Can You Paint Ceramic Floor Tile?

It’s all about the tile prep, so follow these tips to success floor painting.

Let’s cut to the chase – the answer’s yes – you can paint ceramic tiles, but be aware that in high-traffic or moisture-prone areas, it’s likely that the paint will wear away or bubble with time. It’s just the nature of the material since paint will always sit atop the ceramic tile surface. That said, it’s possible to paint your ceramic floor tiles, but to do so properly requires diligent prep work and the use of the correct types of products. You wouldn’t want your paint to wear prematurely or peel without reason, so follow these steps and work carefully for the best results if you’re ready to refresh the look of your ceramic tile floors.



Photo by: Katja Kircher

Katja Kircher

Take a closer look at the steps involved and then get to work. It's a nice way to revamp ceramic flooring that you're truly tired of, and after muscling through the right prep work, won’t be disappointed with the end result.

Clean the Tiles

Start by giving the tiles a thorough wash-down using grime-busting trisodium phosphate cleaner (TSP). TSP is sold as a powder that dilutes into water and is a very strong cleaning agent capable of busting through not only dirt, but grease, soot and oils on the surface of your ceramic tiles. It’s so strong that you’ll need to be certain that you have proper skin protection including shoes, pants, long sleeves and heavy-duty gloves, as well as excellent ventilation.

Scrubbing the Floor With a Scrub Brush

Homemade Cleaning Products

Make your own cleaning products, it economical and eco-friendly. Healthier and less costly cleaning products are as close as some of the items already in your pantry.

Combine a half-cup with a gallon of water – you can go more or less concentrated, but be aware that this concentration is very strong (much stronger than any all-purpose cleaner in your cabinet).

Arm yourself with a scrub brush and a variety of dry rags. Wearing gloves and shoes, wet the brush and scrub at the floor to disintegrate stains visible and undetectable. If you're using a mop, frequently rinse and re-saturate the mop head. Wet and scrub, and then wipe away excess moisture using the dry rag. Repeat until all tile and grout have been thoroughly cleaned.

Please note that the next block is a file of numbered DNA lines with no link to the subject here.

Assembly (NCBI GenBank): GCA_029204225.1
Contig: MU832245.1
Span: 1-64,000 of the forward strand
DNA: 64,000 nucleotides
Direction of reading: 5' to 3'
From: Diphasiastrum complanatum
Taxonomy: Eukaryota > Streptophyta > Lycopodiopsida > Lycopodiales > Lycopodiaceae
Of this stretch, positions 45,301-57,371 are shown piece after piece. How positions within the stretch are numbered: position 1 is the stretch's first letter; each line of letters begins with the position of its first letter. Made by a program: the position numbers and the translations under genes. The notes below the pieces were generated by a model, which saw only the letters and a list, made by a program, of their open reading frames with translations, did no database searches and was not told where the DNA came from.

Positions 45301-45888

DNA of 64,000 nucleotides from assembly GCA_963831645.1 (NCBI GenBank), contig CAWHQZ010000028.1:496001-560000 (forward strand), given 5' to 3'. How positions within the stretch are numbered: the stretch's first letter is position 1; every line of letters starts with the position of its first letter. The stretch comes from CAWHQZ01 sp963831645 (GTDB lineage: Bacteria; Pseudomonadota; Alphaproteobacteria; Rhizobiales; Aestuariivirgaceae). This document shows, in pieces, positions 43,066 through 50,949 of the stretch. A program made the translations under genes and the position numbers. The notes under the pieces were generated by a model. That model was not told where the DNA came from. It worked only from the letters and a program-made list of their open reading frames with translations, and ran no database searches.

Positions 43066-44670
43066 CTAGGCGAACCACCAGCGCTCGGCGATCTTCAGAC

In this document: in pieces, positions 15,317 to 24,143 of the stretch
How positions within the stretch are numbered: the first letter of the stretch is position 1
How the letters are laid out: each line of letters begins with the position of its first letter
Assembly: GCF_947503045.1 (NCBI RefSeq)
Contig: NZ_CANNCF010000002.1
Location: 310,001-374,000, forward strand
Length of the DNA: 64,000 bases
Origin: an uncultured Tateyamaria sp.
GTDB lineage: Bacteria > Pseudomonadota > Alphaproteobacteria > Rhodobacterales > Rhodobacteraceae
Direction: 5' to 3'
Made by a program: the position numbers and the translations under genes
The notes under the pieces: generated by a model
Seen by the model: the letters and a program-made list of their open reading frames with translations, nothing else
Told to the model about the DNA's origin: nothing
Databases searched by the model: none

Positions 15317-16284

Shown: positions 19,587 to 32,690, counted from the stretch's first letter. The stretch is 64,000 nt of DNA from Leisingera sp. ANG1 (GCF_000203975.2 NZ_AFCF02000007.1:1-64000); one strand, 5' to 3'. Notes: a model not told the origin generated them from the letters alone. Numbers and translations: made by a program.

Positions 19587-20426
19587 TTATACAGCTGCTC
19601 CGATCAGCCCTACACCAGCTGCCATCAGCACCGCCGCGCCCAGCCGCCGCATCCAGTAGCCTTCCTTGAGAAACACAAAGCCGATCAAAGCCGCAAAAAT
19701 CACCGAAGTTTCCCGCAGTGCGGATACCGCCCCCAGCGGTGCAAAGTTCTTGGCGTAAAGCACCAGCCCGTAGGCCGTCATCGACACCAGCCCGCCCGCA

Allow the cleaned, towel-dried floors to air dry completely in the ventilated space.



Cleaning with mop. Ceramic floor tiles are wet.

Photo by: GettyImages/lovro77


Sand the Tiles

Use an orbital palm sander with fine-grit sandpaper to help eliminate extra finishes on the tile, especially if the surface of the tile is glossy.

Use a clean, damp cloth to collect and lift extra dust left over from the agitation. Removing all of the dust will be important before you begin to prime the floors.

Prime the Tiles

Priming the tiles is one of the most critical and often overlooked steps. Be sure to use a high-adhesion primer to create an ideal environment for the paint itself. High-adhesion primer will chemically bond to the tile itself while still creating a surface on which you can reliably paint. It will help to prevent peeling and flaking of the paint over time. In short, it's just better and worth the few extra bucks.



Photo by: Dreet Production

Dreet Production

Use a roller to apply the primer to the surface of the tiles and distribute it evenly to prevent buildup in different areas. If it’s applied unevenly, you’ll be able to tell once it's painted. Allow the primer to dry completely according to the manufacturer’s guidelines.

Paint the Tiles

Painting the tiles feels like the easy part once you’ve muscled through the cleaning routine. Latex, acrylic latex and enamel paints will all perform well on the ceramic tile if you have used a quality high-adhesion primer to prepare the surface. Apply two to three even coats, as needed, until you achieve full coverage.

If your intentions are to paint a stenciled design onto the floor, it's best if you start with a solid painted surface that coats and seals all existing tiles and grout. Once it's dry, you can stencil a pattern on top of that layer.

DIY Powder Room

DIY Powder Room

With its focus on functionality and hardwearing materials, the bathroom can be one of the hardest spaces in the home for DIY design. Still, Tamara found a way to put her own stamp on this room over time. “I worked on our house myself over the last few years,” she remembers. “I DIYed open shelves in the bathroom. I also continued my painting venture in the shower, and stenciled the bathroom floors.” The result is a beautiful, spa-type feel from the floor up, accented by lots of bright, leafy green plants.

Photo by: Tamara Beltran

Tamara Beltran

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